Success is somebody else's failure. Success is the American Dream we can keep dreaming because most people in most places, including thirty million of ourselves, live wide awake in the terrible reality of poverty.
See, this I totally disagree with. For me to succeed doesn't mean that someone else has to fail. It never has meant that, and it never will. It can be achieved at such sacrifice, but that doesn't mean it requires such.
There was a time when I would have agreed with you 100%.
And, if we were restricting the discussion to a purely personal
form of success, I still would.
But one thing I have observed, over the years, is that no matter how much we wish to talk about the desire
to play non-zero sum economic games, in reality, they inevitably morph into zero-sum games once they reach a certain number of players (usually somewhere around 5 or 6) competing for a share of the same pot.
So yes, our own individual success may not depend on somebody else failing or being made to do with less. But when the population of the United States (or the United States and Western Europe to be more correct) continues to consume total planetary resources vastly out of proportion to the population of the rest of the world, one has to wonder why.
And the answer that becomes most apparent is simply because (a) they want
to - and even more importantly - because (b) they can
There used to be the argument that the West could justify acquiring so much material resource because only the West
had the technology and manufacturing capabilities to properly use and derive maximum benefit from them. But now that the technology and the manufacturing (along with their environmental and human abuses) have been farmed back as some odd form of 'sharecropping,' this justification merits far less credence than it once did.
You could say (and many have) that such practices represent the return of feudalism, except this time in nation-state form, and on a global scale.
Truth is, much of the current western economy is dependent upon cheap labor and raw materials. Usually provided by corrupt governments that maintain their positions of power by effectively selling off their countries' natural resources and labor pool (on the cheap) to whichever power or superpower will back them with sufficient military and financial resources that they can remain in power.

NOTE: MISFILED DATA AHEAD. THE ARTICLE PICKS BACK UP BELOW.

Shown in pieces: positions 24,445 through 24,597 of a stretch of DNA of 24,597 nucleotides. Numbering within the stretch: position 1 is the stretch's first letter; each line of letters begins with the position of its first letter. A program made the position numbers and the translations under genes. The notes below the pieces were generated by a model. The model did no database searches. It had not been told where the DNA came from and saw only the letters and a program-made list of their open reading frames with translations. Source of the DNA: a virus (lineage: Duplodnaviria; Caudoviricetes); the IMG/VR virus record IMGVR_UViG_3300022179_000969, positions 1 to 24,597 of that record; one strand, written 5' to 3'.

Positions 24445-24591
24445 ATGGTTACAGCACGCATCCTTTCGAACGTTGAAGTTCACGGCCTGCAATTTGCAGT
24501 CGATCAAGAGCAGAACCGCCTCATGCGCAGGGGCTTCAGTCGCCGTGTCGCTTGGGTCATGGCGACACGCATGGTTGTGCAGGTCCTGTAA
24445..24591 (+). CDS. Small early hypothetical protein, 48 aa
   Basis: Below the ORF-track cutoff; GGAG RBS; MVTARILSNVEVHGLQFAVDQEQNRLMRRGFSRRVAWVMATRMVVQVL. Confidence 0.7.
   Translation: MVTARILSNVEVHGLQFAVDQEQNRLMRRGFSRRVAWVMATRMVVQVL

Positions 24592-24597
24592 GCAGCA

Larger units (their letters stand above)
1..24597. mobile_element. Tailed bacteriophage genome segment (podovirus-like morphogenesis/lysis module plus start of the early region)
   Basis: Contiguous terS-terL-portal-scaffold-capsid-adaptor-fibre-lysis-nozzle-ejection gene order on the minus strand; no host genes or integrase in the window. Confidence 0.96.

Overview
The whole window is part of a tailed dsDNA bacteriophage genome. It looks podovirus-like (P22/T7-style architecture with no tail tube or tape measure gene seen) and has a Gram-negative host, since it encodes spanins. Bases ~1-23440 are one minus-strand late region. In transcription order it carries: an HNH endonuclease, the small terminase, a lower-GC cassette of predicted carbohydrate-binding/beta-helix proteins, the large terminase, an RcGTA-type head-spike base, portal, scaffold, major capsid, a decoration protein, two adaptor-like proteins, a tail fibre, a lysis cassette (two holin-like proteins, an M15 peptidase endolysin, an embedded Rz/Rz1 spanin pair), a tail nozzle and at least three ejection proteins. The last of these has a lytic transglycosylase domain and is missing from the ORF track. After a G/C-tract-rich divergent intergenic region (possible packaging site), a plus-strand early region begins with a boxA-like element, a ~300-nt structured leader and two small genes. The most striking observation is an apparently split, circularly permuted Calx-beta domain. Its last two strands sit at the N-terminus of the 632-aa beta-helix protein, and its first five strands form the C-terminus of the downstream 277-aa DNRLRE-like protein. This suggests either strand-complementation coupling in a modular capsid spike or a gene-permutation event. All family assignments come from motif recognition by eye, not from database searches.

The western democracies seriously do
believe they stand for freedom and democracy. But only insofar as it maintains their own internal status quo
. There is no interest now (or ever) in taking a smaller piece of the pie in order to give somebody else a bigger slice. The best those with a smaller piece can hope for is to buy into the capitalist argument that if only the pie itself
could be made bigger
, then everybody could get a better portion to enjoy. It's the age old "rising tide floats all boats" economic argument. True enough, when and if it happens. But that's not an automatic given.
However, at no time does anyone in a position of power ever seriously suggest that the proportion
of one piece to another
should radically change. That's what the socialists argue. Oh horror of horrors!
The real problem is we say we believe
one thing, yet do another. And when belief and behavior contradict each other, our most common response is to go into denial by saying things like" "It's not always
the case" - even if (in practice) it almost always
What a dilemma...
Unfortunately, EVEN the socialists don't have much to point to, since they too
have demonstrated a distinct talent for making a complete hash of things once they've been put in complete charge of a nation or economy. And if history is any guide, they've done considerably worse for the "common man" and "the worker" than capitalism ever has.
Barring a fundamental change in global awareness, I don't see anything changing for the better.
Even slavery and child labor, which were largely considered unacceptable during the last century, are now making a major comeback - all decked out in shiny new clothing and called something else
in order not to be too obvious about it.
Add in government sponsored religious persecution; genocidal purges and ethnic 'cleansing;' the reintroduction of detention without trial or (in many cases) a shred of legal authority; the sanctioned use of torture as an acceptable part of 'criminal procedure'; and the gradual centralization of all real authority in the executive
of many governments (i.e. the return of absolute kings and privy councils) - and you have some strong indications that the "bad old days" are making a big comeback.
Which means when the members of a society reach a breaking point (which they inevitably do) the fact they've been systematically disenfranchised and denied legal remedies will lead to the usual violent form of 'remediation' most human societal change comes out of.
Such a high tariff to pay for "low prices.'" You'd have thought we learned that lesson by now.